Editor's Introduction: Petitions and Denunciations in Russian and Soviet History1

Editor's Introduction: Petitions and Denunciations in Russian and Soviet History1 SHEILA FITZPATRICK (Chicago, U.S.A.) EDITOR'S INTRODUCTION: PETITIONS AND DENUNCIATIONS IN RUSSIAN AND SOVIET HISTORY1 Historians of prerevolutionary Russia, particularly Muscovy, have long been interested in petitions2 and denunciations.3 As far as the Soviet period is concerned, however, both these topics were comparatively neglected until re- cently.4 The only kind of Soviet letter that attracted much scholarly attention in the past was the letter to the editors These studies were necessarily based 1. Thanks to Jonathan Bone for research assistance in the preparation of this issue, Jenifer Stenfors for Russian typing, and Susan Jones for technical assistance. Matthew Lenoe also eontftbuted a great deal as graftt-coordintor and asmrnnteonference-organizer. For more ac- knowledgements in connection with the "Letters" conference, see note 32. 2. On Muscovite petitions, see Horace W. Dewey and Ann Marie Kleimola, "The Petition (Chelobitnaja) as an Old Russian Literary Genie," The Slavic and East European Journal 14 (1970): 284-301 and S. S. Volkov, Leksika russkikh chelobitnykh XVII veka. Formuliar, tradit- sionnye etiketnye i stilevye sredstva (Leningrad: Izd. Leningradskogo Universiteta, 1974). On petitions in the imperial era, see Gregory L. Freeze, From Supplication to Revolution: A Doc- umentary Social History of Imperial Russia (Oxford: Oxford Univ. Press, 1988); http://www.deepdyve.com/assets/images/DeepDyve-Logo-lg.png Russian History Brill

Editor's Introduction: Petitions and Denunciations in Russian and Soviet History1

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Publisher
Brill
Copyright
© 1997 Koninklijke Brill NV, Leiden, The Netherlands
ISSN
0094-288X
eISSN
1876-3316
D.O.I.
10.1163/187633197X00014
Publisher site
See Article on Publisher Site

Abstract

SHEILA FITZPATRICK (Chicago, U.S.A.) EDITOR'S INTRODUCTION: PETITIONS AND DENUNCIATIONS IN RUSSIAN AND SOVIET HISTORY1 Historians of prerevolutionary Russia, particularly Muscovy, have long been interested in petitions2 and denunciations.3 As far as the Soviet period is concerned, however, both these topics were comparatively neglected until re- cently.4 The only kind of Soviet letter that attracted much scholarly attention in the past was the letter to the editors These studies were necessarily based 1. Thanks to Jonathan Bone for research assistance in the preparation of this issue, Jenifer Stenfors for Russian typing, and Susan Jones for technical assistance. Matthew Lenoe also eontftbuted a great deal as graftt-coordintor and asmrnnteonference-organizer. For more ac- knowledgements in connection with the "Letters" conference, see note 32. 2. On Muscovite petitions, see Horace W. Dewey and Ann Marie Kleimola, "The Petition (Chelobitnaja) as an Old Russian Literary Genie," The Slavic and East European Journal 14 (1970): 284-301 and S. S. Volkov, Leksika russkikh chelobitnykh XVII veka. Formuliar, tradit- sionnye etiketnye i stilevye sredstva (Leningrad: Izd. Leningradskogo Universiteta, 1974). On petitions in the imperial era, see Gregory L. Freeze, From Supplication to Revolution: A Doc- umentary Social History of Imperial Russia (Oxford: Oxford Univ. Press, 1988);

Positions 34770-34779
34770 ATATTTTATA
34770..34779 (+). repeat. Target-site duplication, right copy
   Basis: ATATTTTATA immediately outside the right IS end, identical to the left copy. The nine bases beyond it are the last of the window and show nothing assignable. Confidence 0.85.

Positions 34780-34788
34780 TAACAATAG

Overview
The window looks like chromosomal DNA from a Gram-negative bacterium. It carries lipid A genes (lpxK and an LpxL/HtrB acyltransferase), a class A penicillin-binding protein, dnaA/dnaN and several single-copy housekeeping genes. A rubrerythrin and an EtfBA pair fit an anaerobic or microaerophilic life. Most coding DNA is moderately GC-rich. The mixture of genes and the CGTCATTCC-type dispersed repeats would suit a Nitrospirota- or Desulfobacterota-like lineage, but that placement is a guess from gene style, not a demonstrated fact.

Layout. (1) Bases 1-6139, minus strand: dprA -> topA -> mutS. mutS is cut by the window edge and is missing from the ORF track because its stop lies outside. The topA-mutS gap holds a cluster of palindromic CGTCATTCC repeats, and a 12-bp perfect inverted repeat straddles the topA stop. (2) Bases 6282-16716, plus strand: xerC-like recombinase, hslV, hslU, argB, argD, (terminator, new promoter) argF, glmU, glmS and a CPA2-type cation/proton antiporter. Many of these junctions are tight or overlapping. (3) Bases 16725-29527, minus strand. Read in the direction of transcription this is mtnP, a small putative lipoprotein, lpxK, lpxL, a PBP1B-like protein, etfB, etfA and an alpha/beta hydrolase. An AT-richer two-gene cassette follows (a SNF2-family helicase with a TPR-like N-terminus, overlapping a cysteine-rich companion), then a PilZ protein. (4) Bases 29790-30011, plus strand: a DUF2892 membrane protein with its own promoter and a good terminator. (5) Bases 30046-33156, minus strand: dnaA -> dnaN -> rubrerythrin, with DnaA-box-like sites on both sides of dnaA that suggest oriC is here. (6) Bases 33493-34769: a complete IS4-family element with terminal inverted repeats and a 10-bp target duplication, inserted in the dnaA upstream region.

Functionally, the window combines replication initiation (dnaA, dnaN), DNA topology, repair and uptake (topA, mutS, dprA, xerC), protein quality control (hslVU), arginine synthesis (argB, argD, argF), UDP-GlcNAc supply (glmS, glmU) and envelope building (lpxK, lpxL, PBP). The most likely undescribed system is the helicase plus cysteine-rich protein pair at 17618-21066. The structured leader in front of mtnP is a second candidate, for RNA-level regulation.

Journal

Russian HistoryBrill

Published: Jan 1, 1997

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